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Now from the sixth hour there was darkness over all the land unto the ninth hour


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Entered into Heaven

Christ our great High Priest,
All the ceremonial

Of Mount Sinai ceased;
And beside His Father,

Cross exchanged for crown,
In the place Most Holy

He for aye sat down.

For His cry “ 'Tis finished”

On the cursed tree
Burst sin's damning fetters,

Set the sinner free;
And man's grand redemption

Was fulfilled at last,
And its types and shadows

Were for ever past.

Past the smoking altar!

Past the slaughtered beast !
Past the lambs and turtle doves!

Past the ritual priest !
Past the swinging censer

And the golden ark,
And the oil and candlesticks

In the chamber dark !

Past the gorgeous vestments,

Purple, scarlet, blue,
And the golden girdle

Beautiful to view;
Type and ceremonial

Of Mosaic law,
Now the Antitype has come,

Must, perforce, withdraw

Now no longer needed

Is a human priest,
Nor to offer worship

Turning to the east;
Nor a gorgeous ritual,

Nor a Jewish rite,
Nor that type or shadow

Should eclipse the Light!

For the Lamb on Calvary

Once for ever slain
Made for all atonement,

Nor shall die again ;
And God is a Spirit,

And who worship Him
Must in spirit and in truth,

Not with ritual dim.


O then, AGNUS DEI,

On this solemn day,
Rend the veil that covers

These our hearts of clay :
In the stream of Calvary

Cleanse each sin-stained soul,
Quicken and regenerate,

Purify the whole.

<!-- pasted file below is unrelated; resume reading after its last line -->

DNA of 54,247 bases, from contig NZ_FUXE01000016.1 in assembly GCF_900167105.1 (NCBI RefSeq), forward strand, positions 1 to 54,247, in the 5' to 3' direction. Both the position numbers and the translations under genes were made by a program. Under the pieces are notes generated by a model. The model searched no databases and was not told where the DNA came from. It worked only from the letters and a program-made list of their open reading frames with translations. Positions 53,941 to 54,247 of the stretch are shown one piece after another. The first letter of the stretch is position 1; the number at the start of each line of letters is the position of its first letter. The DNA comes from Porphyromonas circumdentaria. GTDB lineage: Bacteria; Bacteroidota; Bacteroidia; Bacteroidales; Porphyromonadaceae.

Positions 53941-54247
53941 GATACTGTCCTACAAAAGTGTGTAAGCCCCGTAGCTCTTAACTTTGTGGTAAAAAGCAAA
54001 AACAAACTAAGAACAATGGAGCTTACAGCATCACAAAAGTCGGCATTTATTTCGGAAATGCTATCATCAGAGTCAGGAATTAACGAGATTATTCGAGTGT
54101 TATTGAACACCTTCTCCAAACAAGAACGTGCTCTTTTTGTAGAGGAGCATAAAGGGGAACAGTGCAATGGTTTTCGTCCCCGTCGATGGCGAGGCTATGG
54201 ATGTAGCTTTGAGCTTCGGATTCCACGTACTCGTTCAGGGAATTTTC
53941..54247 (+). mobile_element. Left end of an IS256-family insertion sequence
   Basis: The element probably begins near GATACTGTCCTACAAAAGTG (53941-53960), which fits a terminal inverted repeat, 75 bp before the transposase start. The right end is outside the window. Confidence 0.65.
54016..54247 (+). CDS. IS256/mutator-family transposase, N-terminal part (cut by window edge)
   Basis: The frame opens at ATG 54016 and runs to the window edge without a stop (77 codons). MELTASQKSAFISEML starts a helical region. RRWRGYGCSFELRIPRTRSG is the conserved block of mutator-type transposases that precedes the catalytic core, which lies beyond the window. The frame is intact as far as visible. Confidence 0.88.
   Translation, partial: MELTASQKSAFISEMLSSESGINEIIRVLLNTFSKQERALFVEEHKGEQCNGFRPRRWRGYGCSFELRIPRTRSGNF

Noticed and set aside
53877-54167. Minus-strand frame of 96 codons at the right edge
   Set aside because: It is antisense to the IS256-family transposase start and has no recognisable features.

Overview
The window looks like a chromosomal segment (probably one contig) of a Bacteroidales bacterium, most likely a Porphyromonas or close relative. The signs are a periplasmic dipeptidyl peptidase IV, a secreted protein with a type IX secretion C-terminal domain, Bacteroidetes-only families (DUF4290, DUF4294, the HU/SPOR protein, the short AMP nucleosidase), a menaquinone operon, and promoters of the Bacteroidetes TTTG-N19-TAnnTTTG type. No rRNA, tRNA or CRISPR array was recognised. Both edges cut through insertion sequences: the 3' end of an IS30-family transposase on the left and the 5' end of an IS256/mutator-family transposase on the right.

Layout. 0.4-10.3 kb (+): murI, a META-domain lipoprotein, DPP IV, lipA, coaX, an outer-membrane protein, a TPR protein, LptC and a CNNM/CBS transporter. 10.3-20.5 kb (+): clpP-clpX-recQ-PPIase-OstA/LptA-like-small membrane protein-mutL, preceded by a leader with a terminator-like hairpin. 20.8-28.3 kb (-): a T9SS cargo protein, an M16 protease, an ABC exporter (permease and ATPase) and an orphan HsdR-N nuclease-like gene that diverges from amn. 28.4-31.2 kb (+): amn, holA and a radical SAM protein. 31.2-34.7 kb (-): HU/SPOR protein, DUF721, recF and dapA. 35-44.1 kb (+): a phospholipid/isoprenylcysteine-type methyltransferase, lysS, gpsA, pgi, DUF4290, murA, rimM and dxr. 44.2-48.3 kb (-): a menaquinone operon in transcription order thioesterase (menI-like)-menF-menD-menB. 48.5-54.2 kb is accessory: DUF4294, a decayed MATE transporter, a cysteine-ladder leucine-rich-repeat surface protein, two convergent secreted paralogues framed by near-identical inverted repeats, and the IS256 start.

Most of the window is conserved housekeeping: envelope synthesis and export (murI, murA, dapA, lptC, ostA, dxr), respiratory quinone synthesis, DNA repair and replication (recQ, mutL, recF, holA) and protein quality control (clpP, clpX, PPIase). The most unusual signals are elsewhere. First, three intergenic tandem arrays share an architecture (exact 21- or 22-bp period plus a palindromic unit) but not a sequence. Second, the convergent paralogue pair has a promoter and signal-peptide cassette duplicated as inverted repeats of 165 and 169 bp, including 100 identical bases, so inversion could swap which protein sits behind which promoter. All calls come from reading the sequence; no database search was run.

In the end of the sabbath, as it began to dawn toward the first day of the week, came Mary Magdalene and the other Mary to see the sepulchre. And, behold, there was a great earthquake: for the angel of the Lord descended from heaven, and came and rolled back the stone from the door, and sat upon it. His countenance was like lightning, and his raiment white as snow : And for fear of him the keepers did shake, and became as dead men. And the angel answered and said unto the women, Fear not ye: for I know that ye seek Jesus, which was crucified. He is not here: for He is risen, as He said. Come, see the place where the Lord lay.

MATT. xxviii, 1-6.


REAK from Thy tomb, O Jesus ! on this exultant day

Long ere the risen sun shall chase the shades of night away:
Thou who above all lesser suns art earth's most radiant Light-

Thou art the fittest to roll back the shadows of the night.

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The world looks on in wonder still at that first Easter morn,

Though only faithful women went at early hour of dawn
To greet their loved and risen Lord emerging from the gloom-

They who were latest at the cross, but foremost at the tomb.

For still the world is looking on with eager, anxious gaze

To that, the earliest Easter morn, best day of all the days;
And through the darkness of its mind towards that one spot it gropes,

To see if built on rock or sand are all its highest hopes.

The Romans and the ruffian mob, the Sadducees and Jews,

And all who in these later days, maintain and share their views
In faithful Joseph's garden plot that empty tomb before,

Stand with mixed feelings of chagrin and wonderment and awe.

“He saved others,” they had cried, “Himself he cannot save”

Yet none the less did He come forth triumphant from the grave,
When crime and fierce malignant bate had nailed Him to the cross,

To all mankind's surpassing gain, but their eternal loss.

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And 'tis our happiness to know with what far-seeing care,

Those cautious, unbelieving Jews their watch and ward prepare, Lest in the darkness of the night, the Lord's disciples crept

And stole His body from its place while all around them slept.

And on their unbelief and hate, and on their cautious zeal